Hashimoto's disease: signs, symptoms, and complications

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When talking about the symptoms of Hashimoto's disease (Hashimoto's thyroiditis), most of the time they refer to the clinical symptoms of low thyroid function: fatigue, sensitivity to cold, hair loss, constipation and others. Although Hashimoto's disease reduces the thyroid gland 's ability to produce hormones the body needs to maintain normal metabolism (converting oxygen and calories into energy), it only occurs after the associated inflammation of the thyroid gland, known as Chronic lymphocytic thyroiditis, causes hypothyroidism . whose symptoms are commonly found.

Illustration by Emily Roberts, Get Drug Information

Frequent symptoms

Although most people with Hashimoto's have no obvious symptoms in the early stages of the disease, some may experience mild swelling in the front of the throat ( goiter ) caused by direct inflammation of the gland.

Hashimoto's disease generally progresses slowly over many years and causes progressive damage to the thyroid gland, leading to an associative decrease in the production of thyroid hormones.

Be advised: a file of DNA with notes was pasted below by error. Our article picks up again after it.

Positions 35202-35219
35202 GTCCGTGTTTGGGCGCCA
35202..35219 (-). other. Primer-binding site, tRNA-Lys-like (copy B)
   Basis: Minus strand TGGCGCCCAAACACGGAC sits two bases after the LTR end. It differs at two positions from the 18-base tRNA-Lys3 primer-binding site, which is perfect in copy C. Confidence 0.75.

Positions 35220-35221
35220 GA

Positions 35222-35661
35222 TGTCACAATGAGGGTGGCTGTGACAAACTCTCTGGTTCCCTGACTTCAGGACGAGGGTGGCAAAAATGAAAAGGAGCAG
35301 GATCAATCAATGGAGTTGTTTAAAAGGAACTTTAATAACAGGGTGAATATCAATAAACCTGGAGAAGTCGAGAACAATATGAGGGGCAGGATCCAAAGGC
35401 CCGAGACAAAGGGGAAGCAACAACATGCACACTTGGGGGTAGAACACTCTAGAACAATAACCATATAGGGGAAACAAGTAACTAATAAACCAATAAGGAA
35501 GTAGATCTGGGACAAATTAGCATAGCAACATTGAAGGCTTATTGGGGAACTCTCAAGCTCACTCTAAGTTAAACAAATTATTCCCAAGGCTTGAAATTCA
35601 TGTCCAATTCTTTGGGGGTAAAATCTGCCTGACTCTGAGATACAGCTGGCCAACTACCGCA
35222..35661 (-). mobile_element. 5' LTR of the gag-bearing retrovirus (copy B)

While some people use the terms Hashimoto's disease and hypothyroidism interchangeably, Hashimoto's disease is more precisely described as the most common condition that can cause hypothyroidism.

The symptoms of hypothyroidism and Hashimoto's are the same.

The most common are:

  • Fatigue
  • Hypersensitivity to cold
  • Constipation
  • Pale and dry skin
  • Swelling in the face
  • Brittle nails
  • Hair loss (alopecia)
  • Augmented tongue
  • Unexplained weight gain despite no dietary changes
  • Muscle pain (myalgia)
  • Joint pain (arthralgia)
  • Muscular weakness
  • Heavy menstrual bleeding (menorrhagia)
  • Irregular menstruation (oligomenorrhea)
  • Depression
  • Memory blackouts (brain fog)
  • Low sex drive
  • Growth retardation in children

Complications

As Hashimoto's disease progresses, it can cause irreparable damage to the thyroid gland. In an effort to produce more thyroid hormone, the gland itself begins to enlarge, leading to the development of goiter .

There are different types of goiter:

  • Diffuse, characterized by mild and generalized edema.
  • Gnarled, characterized by a lump
  • Multi-node (multiple bundles)
  • Retrosternal (extending to the windpipe)